11. We note that the court's instruction was in keeping with defense counsel's argument to the jury. See footnote 10. In his brief on appeal, however, the defendant claims that the court should have instructed the jury that the act perpetrated by the defendant had to be perpetrated directly on the child. This court often has said that a party cannot choose one strategy at trial and seek to overturn an adverse result by taking a different tack on appeal. State v. Davis, 76 Conn.App. 653, 662, 820 A.2d 1122 (2003).Nonetheless, this court previously addressed a similar challenge to an instruction on the risk of injury to a child in State v. Peters, 40 Conn.App. 805, 823, 673 A.2d 1158, cert. denied, 237 Conn. 925, 677 A.2d 949 (1996) (jury charge not improper for failure to recite talismanic words). Here, the court instructed the jury that it had to find beyond a reasonable doubt that the defendant committed “blatant physical abuse.” (Emphasis added.) See part I A.
12. With respect to the second count of the information, risk of injury to a child, the prosecutor stated in its closing argument: “A portion of the definition includes the impairment of a physical condition or pain. [The victim] from that stand told you how the defendant made her kneel on rice. She told you how he made her hold the stick above her shoulders while he placed a book bag on one end of the stick and she was required to hold that stick and was filled with the defendant's items as a punishment to her. She didn't want to hold the stick. She told you that. She complied with his demand. She complied with his sexual demands because she didn't want to be punished any longer.”Defense counsel responded to that portion of the state's argument, stating: “There are two incidents of discipline that have gone unchanged here. Excuse me, again. One, [the victim] testified that she was made to kneel in rice while she was wearing pants. In the second, she talked about holding a stick over her head and that there was a book bag hanging from containing clothing and tapes. [The court] is going to read you an instruction on what is risk of injury to a minor. That instruction will include this language. To establish that the defendant committed an act likely to impair the health of a minor, the state must prove beyond a reasonable doubt that the defendant committed blatant physical abuse that endangered the child's physical well being. You need to decide if those incidents rise to that level.”On rebuttal, the prosecutor argued: “[The victim] took the stand and told you what she recalls about these incidents. She told you, her mother told you about an incident involving a bloody nose. The mother left, came back from the store to find [the victim] crying, to find [the victim's] nose bloody. Now, she told you that [the victim] wasn't prone to bleedy noses or bloody nose․ [The victim] told you that the defendant would strike her in the face. You have an adult male striking a child in the face to the extent that that child's nose is bleeding, that that child is crying. You have an adult male forcing an eight year old child, nine year old child to stand with a pole, with a book bag with his items contained within that bag for punishment. You impose punishments for a reason, to inflict pain.”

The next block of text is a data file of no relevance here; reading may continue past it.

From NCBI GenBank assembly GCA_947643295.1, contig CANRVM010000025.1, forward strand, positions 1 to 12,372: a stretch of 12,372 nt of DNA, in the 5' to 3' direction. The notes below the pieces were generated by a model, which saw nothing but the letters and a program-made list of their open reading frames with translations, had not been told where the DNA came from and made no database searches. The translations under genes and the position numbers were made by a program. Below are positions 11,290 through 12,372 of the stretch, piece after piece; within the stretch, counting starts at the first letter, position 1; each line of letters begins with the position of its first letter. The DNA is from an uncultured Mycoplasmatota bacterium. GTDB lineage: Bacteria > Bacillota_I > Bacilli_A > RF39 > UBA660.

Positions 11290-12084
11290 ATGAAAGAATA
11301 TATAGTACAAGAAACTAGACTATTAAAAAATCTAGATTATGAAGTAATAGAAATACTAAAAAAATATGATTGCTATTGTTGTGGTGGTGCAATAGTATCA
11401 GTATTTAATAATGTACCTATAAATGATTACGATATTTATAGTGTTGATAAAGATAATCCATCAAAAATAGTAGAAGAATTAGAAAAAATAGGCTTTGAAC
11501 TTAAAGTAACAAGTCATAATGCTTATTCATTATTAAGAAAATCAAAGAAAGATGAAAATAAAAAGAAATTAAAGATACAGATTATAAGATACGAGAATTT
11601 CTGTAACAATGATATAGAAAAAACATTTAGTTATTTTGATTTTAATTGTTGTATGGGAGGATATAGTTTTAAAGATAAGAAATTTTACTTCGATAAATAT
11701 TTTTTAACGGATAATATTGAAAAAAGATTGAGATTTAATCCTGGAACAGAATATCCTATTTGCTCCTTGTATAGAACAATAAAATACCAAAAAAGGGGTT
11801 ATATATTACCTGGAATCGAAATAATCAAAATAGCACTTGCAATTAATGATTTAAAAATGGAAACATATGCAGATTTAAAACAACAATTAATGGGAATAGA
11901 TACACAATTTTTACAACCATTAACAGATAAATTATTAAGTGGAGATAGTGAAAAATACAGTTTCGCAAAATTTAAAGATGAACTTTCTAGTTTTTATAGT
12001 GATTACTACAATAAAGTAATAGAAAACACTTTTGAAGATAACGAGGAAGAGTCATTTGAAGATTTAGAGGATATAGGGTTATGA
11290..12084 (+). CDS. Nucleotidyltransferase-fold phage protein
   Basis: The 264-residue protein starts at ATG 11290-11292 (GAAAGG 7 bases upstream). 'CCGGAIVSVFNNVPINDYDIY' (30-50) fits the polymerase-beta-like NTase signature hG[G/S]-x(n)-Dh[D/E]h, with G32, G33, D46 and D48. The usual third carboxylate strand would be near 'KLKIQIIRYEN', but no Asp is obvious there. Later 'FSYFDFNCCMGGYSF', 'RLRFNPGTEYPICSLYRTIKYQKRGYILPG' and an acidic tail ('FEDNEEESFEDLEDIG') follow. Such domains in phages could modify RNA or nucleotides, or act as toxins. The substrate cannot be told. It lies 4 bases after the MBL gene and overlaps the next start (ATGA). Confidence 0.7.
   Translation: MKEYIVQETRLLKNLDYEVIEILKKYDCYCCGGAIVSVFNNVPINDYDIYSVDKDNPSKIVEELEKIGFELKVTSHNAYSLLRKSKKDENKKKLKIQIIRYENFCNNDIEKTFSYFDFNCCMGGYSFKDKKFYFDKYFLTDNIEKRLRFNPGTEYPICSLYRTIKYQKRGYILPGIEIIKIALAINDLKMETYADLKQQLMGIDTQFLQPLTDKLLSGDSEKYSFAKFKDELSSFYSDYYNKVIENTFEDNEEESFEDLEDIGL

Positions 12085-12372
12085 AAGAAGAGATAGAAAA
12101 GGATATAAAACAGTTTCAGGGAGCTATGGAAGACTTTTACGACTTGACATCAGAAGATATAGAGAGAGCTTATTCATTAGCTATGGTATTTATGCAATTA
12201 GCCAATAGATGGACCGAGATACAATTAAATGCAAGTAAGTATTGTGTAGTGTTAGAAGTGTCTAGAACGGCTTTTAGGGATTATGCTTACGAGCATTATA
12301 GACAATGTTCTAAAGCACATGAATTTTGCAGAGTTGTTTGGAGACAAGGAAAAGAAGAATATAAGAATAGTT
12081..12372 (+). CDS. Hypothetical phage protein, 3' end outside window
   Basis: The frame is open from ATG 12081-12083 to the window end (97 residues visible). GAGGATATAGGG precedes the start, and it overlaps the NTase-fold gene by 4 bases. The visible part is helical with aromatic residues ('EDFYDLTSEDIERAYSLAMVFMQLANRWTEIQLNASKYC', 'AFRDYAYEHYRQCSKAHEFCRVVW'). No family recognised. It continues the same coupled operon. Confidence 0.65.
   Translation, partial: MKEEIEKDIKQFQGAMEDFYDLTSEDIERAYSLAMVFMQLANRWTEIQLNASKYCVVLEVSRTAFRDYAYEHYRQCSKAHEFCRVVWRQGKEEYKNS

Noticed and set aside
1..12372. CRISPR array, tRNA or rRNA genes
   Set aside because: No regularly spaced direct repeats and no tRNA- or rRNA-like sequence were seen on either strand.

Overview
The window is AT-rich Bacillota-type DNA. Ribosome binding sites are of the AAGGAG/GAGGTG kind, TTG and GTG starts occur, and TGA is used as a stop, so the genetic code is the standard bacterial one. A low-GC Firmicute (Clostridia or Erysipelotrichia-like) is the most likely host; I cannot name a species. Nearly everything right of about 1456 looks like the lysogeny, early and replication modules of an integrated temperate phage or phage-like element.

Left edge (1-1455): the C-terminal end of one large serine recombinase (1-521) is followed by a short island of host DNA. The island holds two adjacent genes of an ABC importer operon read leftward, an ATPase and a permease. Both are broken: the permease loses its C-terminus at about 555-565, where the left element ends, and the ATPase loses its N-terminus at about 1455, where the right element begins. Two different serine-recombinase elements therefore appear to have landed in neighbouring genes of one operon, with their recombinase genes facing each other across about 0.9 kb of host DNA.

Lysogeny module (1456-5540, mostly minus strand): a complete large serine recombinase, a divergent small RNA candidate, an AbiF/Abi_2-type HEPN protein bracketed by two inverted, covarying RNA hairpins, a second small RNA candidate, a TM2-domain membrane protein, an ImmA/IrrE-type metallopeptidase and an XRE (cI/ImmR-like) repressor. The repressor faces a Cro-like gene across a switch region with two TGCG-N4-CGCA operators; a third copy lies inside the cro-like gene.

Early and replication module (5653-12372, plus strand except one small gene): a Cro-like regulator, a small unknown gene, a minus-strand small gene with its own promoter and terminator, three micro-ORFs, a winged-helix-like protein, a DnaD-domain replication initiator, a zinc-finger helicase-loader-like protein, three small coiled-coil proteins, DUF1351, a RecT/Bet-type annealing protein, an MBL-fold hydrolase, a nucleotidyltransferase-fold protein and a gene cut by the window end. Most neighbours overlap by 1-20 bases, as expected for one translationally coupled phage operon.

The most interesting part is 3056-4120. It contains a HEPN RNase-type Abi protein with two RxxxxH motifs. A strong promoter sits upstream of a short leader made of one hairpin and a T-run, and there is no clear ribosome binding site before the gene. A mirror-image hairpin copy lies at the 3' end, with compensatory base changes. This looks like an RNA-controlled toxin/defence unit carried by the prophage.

13. The victim testified in part:“Q. Now, you mentioned acts of [the defendant] putting his thing in your mouth. You mentioned him telling you to rub his penis. Do you remember any other acts of a sexual nature?“A. Yes.“Q. Can you describe them?“A. He would like call me into my mom's room. He would like tell me to pull my clothes down. He told me to do sexual intercourse.* * *“Q. What do you mean by that?“A. Like, he would have sex, like put his private into my butt.“Q. Into your butt?“A. Yes.”